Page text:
Treatment with vitamin D, with or without calcium, may be associated with decreased risk for mortality and falls in older or institutionalized adults. Vitamin D treatment did not reduce fracture risk. More research is needed to determine vitamin D treatment's effects in younger noninstitutionalized adults and to clarify the subpopulations that are most likely to benefit from treatment.


Acknowledgments: The authors acknowledge Andrew Hamilton, MLS, MS, for conducting literature searches; Rongwei Fu, PhD, for statistical assistance; and Spencer Dandy, BS, for assistance with drafting this report. The authors also thank AHRQ Medical Officers Robert McNellis, MPH, PA, Tina Fan, MD, MPH, and Tess Miller, DrPH, as well as current and former members of the U.S. Preventive Services Task Force who contributed to topic deliberations.

Prepared for: Agency for Healthcare Research and Quality, U.S. Department of Health and Human Services1, Contract No. HHSA-290-2007-10057-I, Task Order No. 13. Prepared by: Pacific Northwest Evidence-based Practice Center2

Suggested citation:

LeBlanc E, Chou R, Zakher B, Daeges M, Pappas M. Screening for Vitamin D Deficiency: Systematic Review for the U.S. Preventive Services Task Force Recommendation. Evidence Synthesis No. 119. AHRQ Publication No. 13-05183-EF-1. Rockville, MD: Agency for Healthcare Research and Quality; 2014.

This report is based on research conducted by the Pacific Northwest Evidence-based Practice Center (EPC) under contract to the Agency for Healthcare Research and Quality (AHRQ), Rockville, MD (Contract No. HHSA-290-2007-10057-I, Task Order Number 13). The findings and conclusions in this document are those of the authors, who are responsible for its contents, and do not necessarily represent the views of AHRQ. No statement in this report should be construed as an official position of AHRQ or of the U.S. Department of Health and Human Services.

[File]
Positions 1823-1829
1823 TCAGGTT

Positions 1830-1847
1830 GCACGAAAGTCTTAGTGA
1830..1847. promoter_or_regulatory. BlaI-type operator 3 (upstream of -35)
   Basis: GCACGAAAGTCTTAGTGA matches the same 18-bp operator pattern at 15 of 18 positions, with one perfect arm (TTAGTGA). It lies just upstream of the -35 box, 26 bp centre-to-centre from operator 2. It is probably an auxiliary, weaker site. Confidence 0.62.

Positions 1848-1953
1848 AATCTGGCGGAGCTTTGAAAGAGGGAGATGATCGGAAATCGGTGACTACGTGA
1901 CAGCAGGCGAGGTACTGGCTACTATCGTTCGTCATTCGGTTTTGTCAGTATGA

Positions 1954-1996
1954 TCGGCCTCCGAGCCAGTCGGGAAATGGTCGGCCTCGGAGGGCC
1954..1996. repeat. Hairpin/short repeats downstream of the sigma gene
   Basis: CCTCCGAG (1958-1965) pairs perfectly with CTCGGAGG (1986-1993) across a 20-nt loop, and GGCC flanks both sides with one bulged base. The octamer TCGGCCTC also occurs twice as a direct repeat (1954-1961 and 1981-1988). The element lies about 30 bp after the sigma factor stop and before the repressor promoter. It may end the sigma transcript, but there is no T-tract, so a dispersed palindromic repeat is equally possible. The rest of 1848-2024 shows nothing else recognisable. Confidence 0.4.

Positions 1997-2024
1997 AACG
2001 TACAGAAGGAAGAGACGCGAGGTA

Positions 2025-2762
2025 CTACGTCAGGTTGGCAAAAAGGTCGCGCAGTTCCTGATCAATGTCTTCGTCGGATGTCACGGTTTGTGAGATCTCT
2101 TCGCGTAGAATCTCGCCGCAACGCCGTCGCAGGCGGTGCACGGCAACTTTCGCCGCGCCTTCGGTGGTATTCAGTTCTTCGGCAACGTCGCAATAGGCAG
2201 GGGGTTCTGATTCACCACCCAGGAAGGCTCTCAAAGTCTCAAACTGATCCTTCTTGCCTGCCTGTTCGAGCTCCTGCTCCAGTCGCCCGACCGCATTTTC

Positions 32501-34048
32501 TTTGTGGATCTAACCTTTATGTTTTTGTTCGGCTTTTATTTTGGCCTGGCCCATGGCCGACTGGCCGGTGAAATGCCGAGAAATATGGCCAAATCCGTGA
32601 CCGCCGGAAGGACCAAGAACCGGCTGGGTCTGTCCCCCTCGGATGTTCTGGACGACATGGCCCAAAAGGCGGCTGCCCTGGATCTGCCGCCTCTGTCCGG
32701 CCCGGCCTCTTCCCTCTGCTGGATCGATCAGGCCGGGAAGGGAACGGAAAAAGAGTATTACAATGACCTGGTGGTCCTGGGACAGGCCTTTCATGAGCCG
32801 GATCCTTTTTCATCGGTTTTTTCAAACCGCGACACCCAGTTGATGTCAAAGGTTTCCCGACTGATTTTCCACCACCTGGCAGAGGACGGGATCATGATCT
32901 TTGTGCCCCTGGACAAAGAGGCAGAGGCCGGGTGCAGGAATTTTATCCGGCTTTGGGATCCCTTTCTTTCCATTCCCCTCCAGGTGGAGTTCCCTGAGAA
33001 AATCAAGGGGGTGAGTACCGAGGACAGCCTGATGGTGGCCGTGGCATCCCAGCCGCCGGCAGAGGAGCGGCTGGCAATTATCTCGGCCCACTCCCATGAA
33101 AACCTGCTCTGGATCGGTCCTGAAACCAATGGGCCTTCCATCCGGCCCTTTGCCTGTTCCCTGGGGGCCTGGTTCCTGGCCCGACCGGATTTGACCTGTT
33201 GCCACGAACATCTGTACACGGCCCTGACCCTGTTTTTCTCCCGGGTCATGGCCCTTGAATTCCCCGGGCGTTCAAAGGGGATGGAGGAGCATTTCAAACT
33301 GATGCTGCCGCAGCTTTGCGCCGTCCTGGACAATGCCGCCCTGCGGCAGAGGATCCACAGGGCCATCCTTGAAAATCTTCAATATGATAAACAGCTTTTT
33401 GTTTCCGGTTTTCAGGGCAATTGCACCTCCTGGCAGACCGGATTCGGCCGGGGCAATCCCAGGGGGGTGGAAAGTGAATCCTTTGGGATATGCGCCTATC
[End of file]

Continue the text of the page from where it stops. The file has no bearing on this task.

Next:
The information in this report is intended to help health care decisionmakers—patients and clinicians, health system leaders, and policymakers, among others—make well-informed decisions and thereby improve the quality of health care services. This report is not intended to be a substitute for the application of clinical judgment. Anyone who makes decisions concerning the provision of clinical care should consider this report in the same way as any medical reference and in conjunction with all other pertinent information (i.e., in the context of available resources and circumstances presented by individual patients).

This report may be used, in whole or in part, as the basis for development of clinical practice guidelines and other quality enhancement tools, or as a basis for reimbursement and coverage policies. AHRQ or U.S. Department of Health and Human Services endorsement of such derivative products may not be stated or implied.

None of the investigators have any affiliations or financial involvement that conflicts with the material presented in this report.


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Oregon Health & Science University, Mail Code: BICC, 3181 SW Sam Jackson Park Road, Portland, OR 97239; www​

Bookshelf ID: NBK263419PMID: 25521000